Most, I think, will not be too bothered, but it suggests a general approach which misunderstands what is going on. As Atti says, it can get out of hand and become a contempt.
In civil proceedings two parties, unable to resolve their differences between themselves, find a third party they both respect who can be asked to hear everything and make an honest informed judgment which will be accepted by, binding on, the parties. It is an act of submission, The title merely reflects that submission by a party to the court, and a refusal to use the appropriate title shows a lack of the necessary respect. It appears childish and petty. Many cases involve an assessment of the honesty and reasonableness of the parties giving evidence. In making that assessment, a court uses the best evidence given to it. This will include the way the parties represent themselves.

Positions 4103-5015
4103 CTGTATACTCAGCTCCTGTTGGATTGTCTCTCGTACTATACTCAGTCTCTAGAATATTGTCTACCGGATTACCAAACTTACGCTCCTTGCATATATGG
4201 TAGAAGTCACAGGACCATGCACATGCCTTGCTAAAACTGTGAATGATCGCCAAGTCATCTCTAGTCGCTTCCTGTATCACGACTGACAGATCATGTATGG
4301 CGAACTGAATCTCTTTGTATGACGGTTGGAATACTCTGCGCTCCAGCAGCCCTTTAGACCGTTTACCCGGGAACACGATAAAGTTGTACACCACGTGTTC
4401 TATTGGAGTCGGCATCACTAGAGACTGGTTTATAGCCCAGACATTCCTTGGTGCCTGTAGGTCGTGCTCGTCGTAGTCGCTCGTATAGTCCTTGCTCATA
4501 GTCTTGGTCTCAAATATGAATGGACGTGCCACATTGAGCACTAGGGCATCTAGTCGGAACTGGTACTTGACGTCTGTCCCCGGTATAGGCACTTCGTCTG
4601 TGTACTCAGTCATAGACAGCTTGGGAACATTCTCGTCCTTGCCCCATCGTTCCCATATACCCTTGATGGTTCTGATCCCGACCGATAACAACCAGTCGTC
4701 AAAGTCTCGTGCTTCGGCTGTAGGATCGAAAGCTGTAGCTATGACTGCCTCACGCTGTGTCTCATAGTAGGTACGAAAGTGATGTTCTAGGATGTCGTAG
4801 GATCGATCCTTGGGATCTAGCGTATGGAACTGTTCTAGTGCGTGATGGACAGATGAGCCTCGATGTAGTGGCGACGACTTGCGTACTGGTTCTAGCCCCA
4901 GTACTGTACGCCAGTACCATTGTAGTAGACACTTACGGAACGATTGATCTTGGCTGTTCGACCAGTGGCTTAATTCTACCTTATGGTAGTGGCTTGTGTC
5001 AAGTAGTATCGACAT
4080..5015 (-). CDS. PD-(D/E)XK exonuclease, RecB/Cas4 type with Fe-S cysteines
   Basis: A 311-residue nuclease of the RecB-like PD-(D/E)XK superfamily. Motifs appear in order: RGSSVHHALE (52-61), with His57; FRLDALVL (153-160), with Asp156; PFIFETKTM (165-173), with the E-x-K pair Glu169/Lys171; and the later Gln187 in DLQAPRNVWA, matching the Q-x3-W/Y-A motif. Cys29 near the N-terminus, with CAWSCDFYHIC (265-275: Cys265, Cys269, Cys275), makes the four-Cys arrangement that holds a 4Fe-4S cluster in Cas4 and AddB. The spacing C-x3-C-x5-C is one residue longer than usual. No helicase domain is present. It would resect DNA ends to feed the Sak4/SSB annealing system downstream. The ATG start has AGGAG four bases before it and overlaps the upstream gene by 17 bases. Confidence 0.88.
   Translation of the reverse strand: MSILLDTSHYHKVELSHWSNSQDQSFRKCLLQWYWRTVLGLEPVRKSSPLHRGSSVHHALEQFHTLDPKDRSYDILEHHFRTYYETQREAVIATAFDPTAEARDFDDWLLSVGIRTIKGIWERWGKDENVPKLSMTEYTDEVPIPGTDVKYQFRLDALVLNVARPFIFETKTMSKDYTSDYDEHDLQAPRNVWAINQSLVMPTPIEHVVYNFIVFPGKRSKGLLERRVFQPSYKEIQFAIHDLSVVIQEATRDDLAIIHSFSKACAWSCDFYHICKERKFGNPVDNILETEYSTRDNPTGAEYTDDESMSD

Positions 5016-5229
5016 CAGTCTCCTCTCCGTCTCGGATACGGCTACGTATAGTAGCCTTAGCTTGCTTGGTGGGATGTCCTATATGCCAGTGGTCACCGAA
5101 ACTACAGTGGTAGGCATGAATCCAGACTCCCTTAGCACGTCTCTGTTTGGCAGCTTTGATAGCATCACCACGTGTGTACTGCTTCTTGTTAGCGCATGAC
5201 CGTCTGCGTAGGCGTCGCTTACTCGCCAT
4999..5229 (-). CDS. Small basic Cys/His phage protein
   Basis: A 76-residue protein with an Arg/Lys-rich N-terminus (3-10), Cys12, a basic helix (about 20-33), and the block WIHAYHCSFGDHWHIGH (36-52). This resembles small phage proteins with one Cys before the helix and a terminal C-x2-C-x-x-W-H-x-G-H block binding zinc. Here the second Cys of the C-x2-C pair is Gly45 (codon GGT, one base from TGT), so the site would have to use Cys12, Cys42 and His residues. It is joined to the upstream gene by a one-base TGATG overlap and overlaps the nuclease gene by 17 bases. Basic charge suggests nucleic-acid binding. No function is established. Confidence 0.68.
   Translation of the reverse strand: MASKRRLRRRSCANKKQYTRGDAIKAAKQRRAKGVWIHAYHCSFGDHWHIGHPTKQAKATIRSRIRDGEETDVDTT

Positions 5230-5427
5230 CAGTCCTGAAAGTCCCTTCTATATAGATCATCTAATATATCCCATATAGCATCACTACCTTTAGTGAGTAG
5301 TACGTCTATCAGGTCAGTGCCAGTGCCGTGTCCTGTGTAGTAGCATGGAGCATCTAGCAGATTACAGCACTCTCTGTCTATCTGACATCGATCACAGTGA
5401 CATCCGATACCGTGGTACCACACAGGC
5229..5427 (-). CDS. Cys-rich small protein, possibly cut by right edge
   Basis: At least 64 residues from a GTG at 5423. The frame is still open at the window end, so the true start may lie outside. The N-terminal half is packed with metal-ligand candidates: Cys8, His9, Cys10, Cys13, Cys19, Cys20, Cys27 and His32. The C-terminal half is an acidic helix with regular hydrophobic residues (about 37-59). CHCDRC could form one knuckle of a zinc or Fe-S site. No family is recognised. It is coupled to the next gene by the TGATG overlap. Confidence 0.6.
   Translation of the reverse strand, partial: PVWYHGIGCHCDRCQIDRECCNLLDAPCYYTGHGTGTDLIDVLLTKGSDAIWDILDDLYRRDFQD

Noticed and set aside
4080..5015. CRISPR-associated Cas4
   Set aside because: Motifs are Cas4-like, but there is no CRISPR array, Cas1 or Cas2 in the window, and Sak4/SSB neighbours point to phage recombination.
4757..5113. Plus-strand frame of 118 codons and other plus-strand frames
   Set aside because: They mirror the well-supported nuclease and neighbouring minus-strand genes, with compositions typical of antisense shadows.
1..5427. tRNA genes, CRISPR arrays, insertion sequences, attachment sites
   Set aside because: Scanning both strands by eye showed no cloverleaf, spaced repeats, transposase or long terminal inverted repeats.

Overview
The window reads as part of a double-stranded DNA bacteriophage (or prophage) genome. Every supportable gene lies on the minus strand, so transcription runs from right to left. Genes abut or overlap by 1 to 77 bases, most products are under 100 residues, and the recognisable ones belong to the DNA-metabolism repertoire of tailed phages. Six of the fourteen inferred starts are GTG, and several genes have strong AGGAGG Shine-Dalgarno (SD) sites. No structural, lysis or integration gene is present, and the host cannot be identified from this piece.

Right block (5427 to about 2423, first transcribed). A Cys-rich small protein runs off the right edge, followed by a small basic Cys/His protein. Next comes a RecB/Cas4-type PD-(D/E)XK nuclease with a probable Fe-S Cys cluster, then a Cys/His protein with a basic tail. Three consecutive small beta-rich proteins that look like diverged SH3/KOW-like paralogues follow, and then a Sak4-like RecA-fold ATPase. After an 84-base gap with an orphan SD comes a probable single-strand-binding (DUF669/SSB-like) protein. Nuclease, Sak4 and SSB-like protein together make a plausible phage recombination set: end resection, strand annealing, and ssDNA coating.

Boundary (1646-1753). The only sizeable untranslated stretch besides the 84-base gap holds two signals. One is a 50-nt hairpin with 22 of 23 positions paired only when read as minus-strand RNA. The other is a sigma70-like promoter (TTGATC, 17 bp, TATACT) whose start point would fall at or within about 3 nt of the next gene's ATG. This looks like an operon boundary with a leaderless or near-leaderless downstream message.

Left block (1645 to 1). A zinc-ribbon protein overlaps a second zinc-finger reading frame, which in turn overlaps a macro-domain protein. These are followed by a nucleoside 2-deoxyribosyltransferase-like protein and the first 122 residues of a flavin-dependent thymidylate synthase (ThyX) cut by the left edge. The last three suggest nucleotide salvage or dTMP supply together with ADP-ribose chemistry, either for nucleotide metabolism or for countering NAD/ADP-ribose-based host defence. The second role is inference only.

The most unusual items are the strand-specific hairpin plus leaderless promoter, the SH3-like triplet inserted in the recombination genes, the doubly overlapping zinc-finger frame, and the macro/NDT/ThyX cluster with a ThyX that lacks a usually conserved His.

A party accused of violence but denying it, cannot safely expect to have his denial believed if he accompanies it in court with a bashing of the usher.